Lovejoy/Allen Consolidation Election
& Bond Election
A survey completed by Lovejoy in year 2000 showed that the community
was not interested in building secondary schools because of concerns
of higher tax rates.
rate was a pivotal issue for many residents.
The Lovejoy board planned on calling for a bond election (to fund
building a high school) without providing any verifiable operations
costs or curriculum information to the community. They formed
the "Committee of 40" to recommend whether to call the
bond election or a consolidation election.
If the bond election was first, it would probably have passed
and the board would have escaped any financial oversight.
When concerned citizens realized that
this was the plan, they started collecting the necessary signatures
required for a county judge to call for a consolidation election.
After being FORCED to call for a consolidation election, the
school board began holding meetings in private homes in the district
stating that the proposed tax rate was $1.60. This was a 30-cent
reduction in the tax rate quoted in a previous letter provided
to the community BEFORE the consolidation election was FORCED.
Before consolidation election
September - November 2002
Tax Rate - $1.90
Lovejoy letter from School
Board President Rich Hickman: (PDF
file saved from official Lovejoy web site.)
If Lovejoy ISD separates from Allen ISD, Lovejoy ISD taxpayers
can expect increased tax rates to pay for needed secondary facilities
and increased operating costs. The Lovejoy ISD expected tax
rate would also be in the $1.90s, very similar
to the rate if the districts consolidate.
Lovejoy had provided no verifiable
financial or curriculum information to community at the time this
letter was sent. The Lovejoy School Board was planning on calling
a bond election at this time.
The presentations in the October Allen/Lovejoy
meetings primarily focused on the costs of consolidation versus
Lovejoy building its own secondary system. The costs were pretty
much equal showing a slight advantage of $ per child for Lovejoy
to build, but this would be offset by the loss of economies of
scale available through consolidation of districts.
Lovejoy administration sold the community
on voting to build with promises of $1.60 tax rate, REGULAR plus
pre-AP & AP classes, the advantages of small schools, while
steadfastly refusing to show how they could afford to operate
secondary schools. (Lovejoy High School opened without a line-item
budget) The Committee for Lovejoy schools a Political Action Committee,
(two are now on the Lovejoy school board, one is the curriculum
the public on the same issues, plus small class sizes.
by some residents, who formed a PAC (CUE) to warn Lovejoy residents,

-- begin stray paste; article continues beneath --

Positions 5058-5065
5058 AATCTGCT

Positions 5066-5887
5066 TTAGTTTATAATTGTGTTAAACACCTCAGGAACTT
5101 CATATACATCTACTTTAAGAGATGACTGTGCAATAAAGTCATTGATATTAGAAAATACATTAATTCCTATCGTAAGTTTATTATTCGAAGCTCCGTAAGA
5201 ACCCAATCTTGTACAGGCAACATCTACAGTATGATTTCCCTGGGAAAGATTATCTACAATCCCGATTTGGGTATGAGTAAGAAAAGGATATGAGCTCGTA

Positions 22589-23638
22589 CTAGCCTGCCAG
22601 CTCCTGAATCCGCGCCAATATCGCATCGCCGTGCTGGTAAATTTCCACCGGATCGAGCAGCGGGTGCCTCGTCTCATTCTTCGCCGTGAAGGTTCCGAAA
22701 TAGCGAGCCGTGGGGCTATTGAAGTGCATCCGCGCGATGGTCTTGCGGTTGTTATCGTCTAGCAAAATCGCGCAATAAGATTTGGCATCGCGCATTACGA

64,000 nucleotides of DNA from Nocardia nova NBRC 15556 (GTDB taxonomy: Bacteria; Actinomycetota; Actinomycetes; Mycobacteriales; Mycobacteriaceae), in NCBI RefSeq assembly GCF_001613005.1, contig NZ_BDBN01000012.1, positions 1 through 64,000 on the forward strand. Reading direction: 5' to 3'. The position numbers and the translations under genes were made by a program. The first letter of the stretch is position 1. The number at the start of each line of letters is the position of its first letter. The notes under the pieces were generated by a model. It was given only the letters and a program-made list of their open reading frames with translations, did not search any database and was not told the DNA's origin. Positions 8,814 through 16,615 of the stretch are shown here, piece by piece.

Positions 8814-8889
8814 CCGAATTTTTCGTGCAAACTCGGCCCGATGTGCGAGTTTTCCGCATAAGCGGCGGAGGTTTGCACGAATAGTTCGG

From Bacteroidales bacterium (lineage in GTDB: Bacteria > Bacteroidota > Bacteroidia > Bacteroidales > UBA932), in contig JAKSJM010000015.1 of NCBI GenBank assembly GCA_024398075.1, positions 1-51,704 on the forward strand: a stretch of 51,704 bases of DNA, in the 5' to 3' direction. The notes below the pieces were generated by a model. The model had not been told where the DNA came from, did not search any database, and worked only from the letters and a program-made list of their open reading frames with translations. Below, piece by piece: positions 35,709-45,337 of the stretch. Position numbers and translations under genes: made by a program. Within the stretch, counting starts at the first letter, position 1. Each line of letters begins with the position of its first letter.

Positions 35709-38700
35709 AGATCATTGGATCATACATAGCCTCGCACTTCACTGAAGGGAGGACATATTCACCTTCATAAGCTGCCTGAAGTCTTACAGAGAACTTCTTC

none of the above promises have been kept. None of the
CUE members worked for Lovejoy or owned land surrounding the new
high school, or sold land to the school, or had contracts with
Lovejoy, or in ANY WAY profited from the school.
The Lovejoy school board and administration
provided the community with the following information:
to the community, Oct 2002
Curriculum for new secondary schools, Oct 2002
Missing information requested
by concerned community members included:
- Pro forma secondary operating budget (still
not available - less than one year before high school opens)
- Curriculum provided by that budget (still
not available - less than one year before high school opens)
- Signs to mark high school and middle school
sites in Lucas (Lovejoy refused to place signs until after
successful bond election)
- Traffic and safety studies (never completed)
- Infrastructure and service impact evaluation
(roads, sewer, police, fire protection)
- A comparison of what Allen ISD had to offer secondary
students versus Lovejoy ISD
The Lovejoy board planned to call for
a bond election first, February 2002. If the bond election failed,
they would consider calling a consolidation election in
Allen ISD had told Lovejoy that
if they did not call for a consolidation election by February
1st, 2003 that consolidation would no longer be an option.
"But prolonging the decision,
Allen school board members say, would hinder Allen's ability to
plan for building the high school space it would need to accommodate
the Lovejoy students.
"If they decide in December to call a bond election, they
need to know that we'll wish them well," said school board
member Kevin Kerr. "But consolidation is over."
Allen school officials said during a meeting Monday night that
it would not be fair to provide a safety net for the Lovejoy district
at their expense. "
10/30/2002 CONNIE PILOTO / The Dallas Morning News
Committee of 40
The Lovejoy administration and school
board hand-picked a "Committee
of 40" whose task it was to recommend to the board whether
Lovejoy should build secondary schools or consolidate with AllenISD.
The published decision process to consolidate or build included
a "Committee of 100", but not the "Committee of
Allen ISD and the Lovejoy community had not been apprised of this
"additional" step until after the decision was made.
When taxpayers asked for a list of
who was selected, Lovejoy superintendent, Carol Ray asked the
Lovejoy attorney if the law required her to give taxpayers that
information. The attorney stated that taxpayers had the right
to see the list.
DMN quote from Lovejoy superintendent,
[A community member] "says she believes Lovejoy district
officials want to separate and provide secondary education.
District officials say they have not made a decision and are awaiting
the recommendations of a group of 40 residents who are studying
the move. That group is expected to make a recommendation to the
school board next week.
"We're waiting to see what our group [Committee
of 40] recommends," said Lovejoy Superintendent
Carol Ray. "It's the democratic way ... to vote on it."
If district officials decide against consolidating, the district
could call for a bond election to finance construction of new
secondary schools during the Feb. 1 vote. "
11/06/2002 CONNIE PILOTO / The Dallas Morning News
The Lovejoy "Committee
of 40" makeup was:
- 2 - people outspoken for
consolidating LISD & AISD.
They were not selected by Lovejoy to be on the "Committee
of 40", they had to request to be included. Others who
were known to favor consolidation also requested to be included,
but were not selected.
- 8 - unknown preference
- 5 - Lovejoy ISD employees
- 1 - previously employed by Lovejoy who
has since been re-employed by Lovejoy
- 1 - employed by Lovejoy
administration to be Consolidation Election judge who sent a